I am not a Microsoft Fan boy, I rather dislike them. I am not an Apple fan either. I believe that you should use the best tool for the job that you know how to use. I am a developer, I specialize in Web and mobile development. If I want to make an app for Windows Phone 7, I use Visual studio in Windows. If I want to make an iOS (iPhone/iPod/iPad) app, I use OSX. Best of both worlds... Boot Camp.
Back to the article, I agree that Apple is way too expensive, but is it worth it considering the stability of the platform as compared to Windows? I do plan on getting a new macbook Pro, but I think I'm going with the 17" model, and using the beefier specs available...
For me, 13.3" just squeezes into my definition of a baby laptop whereas 15" does not, and that's important to me. My day to day machine for the last year or so has been an 11" (Windows7) netbook as it fulfills my need for real grab and go portability coupled with a big enough keyboard to be able to knock out a couple of thousand words (minimum) every day, wherever I happen to be.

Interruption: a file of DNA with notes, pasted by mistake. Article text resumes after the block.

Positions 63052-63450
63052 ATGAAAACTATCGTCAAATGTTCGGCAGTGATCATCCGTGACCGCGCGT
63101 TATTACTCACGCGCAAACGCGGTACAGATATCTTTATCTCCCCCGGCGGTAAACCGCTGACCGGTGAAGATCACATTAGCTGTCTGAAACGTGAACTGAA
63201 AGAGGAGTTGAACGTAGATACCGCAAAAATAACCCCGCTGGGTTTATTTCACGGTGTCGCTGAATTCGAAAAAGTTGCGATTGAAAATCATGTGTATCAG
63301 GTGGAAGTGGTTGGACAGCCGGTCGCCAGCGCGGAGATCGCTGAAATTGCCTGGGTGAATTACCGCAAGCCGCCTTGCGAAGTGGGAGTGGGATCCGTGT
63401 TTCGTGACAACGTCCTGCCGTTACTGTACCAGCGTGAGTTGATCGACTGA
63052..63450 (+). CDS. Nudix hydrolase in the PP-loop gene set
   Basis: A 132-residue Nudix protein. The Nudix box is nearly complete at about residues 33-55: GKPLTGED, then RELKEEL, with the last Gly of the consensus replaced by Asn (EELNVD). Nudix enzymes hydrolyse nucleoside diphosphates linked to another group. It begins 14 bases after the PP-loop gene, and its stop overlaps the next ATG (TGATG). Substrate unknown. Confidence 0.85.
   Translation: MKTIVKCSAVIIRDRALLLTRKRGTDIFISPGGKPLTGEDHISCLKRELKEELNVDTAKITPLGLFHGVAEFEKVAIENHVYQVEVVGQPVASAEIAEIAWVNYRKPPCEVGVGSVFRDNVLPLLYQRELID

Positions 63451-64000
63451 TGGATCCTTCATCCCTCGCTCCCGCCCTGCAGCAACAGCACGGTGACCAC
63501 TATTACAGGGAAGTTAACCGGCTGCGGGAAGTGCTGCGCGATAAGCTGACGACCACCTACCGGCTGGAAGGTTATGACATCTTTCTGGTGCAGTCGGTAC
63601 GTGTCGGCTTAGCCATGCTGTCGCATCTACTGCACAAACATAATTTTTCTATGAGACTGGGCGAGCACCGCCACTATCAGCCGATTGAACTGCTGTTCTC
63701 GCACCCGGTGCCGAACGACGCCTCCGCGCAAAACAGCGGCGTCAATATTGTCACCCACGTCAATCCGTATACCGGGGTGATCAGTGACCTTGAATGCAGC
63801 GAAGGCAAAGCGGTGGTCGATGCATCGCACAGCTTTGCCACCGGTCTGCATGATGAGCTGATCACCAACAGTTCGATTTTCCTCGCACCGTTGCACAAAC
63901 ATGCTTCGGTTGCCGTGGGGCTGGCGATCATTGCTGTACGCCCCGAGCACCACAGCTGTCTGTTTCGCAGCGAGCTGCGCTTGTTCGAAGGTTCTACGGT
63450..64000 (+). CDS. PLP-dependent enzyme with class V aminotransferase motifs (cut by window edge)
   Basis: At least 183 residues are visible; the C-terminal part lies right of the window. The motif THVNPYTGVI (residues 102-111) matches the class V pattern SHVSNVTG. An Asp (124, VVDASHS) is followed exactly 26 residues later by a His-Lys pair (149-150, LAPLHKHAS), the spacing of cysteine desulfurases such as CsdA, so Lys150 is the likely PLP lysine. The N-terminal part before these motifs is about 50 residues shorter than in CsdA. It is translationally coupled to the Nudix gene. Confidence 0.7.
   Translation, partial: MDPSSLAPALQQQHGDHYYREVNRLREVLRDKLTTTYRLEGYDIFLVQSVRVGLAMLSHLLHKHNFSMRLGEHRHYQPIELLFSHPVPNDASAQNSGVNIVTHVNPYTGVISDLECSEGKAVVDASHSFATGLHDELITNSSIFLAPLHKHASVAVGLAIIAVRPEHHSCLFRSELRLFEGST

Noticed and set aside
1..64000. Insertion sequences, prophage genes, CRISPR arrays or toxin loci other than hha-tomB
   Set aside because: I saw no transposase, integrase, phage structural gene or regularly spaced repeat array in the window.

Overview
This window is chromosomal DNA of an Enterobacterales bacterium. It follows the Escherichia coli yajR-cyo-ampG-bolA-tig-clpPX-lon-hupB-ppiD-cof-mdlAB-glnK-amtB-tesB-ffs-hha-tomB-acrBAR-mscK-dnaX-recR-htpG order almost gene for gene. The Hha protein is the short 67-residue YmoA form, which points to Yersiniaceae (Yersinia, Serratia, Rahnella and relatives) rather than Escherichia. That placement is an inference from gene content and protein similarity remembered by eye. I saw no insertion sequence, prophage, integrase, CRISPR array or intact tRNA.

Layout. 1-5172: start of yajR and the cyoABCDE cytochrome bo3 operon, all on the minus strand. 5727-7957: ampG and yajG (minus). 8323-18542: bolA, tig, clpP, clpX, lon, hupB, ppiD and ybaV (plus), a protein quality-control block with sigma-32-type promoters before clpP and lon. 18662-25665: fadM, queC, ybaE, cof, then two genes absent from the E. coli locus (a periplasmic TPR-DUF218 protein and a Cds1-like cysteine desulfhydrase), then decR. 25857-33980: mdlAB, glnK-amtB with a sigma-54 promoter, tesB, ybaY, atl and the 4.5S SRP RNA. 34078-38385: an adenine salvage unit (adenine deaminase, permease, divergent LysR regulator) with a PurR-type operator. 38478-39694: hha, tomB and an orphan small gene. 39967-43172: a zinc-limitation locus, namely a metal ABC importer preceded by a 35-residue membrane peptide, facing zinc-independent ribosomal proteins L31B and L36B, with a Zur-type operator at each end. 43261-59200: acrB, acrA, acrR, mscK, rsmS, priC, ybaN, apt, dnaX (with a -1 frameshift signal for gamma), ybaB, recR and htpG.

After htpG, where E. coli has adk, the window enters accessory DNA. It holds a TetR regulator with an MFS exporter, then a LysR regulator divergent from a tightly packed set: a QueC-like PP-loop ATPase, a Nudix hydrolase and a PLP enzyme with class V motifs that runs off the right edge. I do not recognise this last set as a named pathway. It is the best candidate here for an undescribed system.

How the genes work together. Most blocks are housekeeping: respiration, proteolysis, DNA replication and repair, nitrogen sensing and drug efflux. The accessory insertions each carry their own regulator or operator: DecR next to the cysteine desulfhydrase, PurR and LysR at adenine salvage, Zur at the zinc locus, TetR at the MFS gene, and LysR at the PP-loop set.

15" is just too big for me, for casual carry-around-everywhere use. 14" is of course tolerable, I learned to tolerate that at college, but 13" is really a nice sweet spot. The main depressing downside of the new MacBook pro is that it has a built in CD drive, even on the 13" version, instead of eschewing that and making users carry a separate drive. There's no use of a drive without disks, and if you have disks, a drive's not much bigger. They could surely use that space for something... something power-consumptive, or perhaps just more battery. I can see a 15" machine carrying such a drive, especially if it's a particularly thick workstation model, or if it's swappable with extra battery or better yet an SSD. Which you can do on a MacBook Pro but not in some friendly way.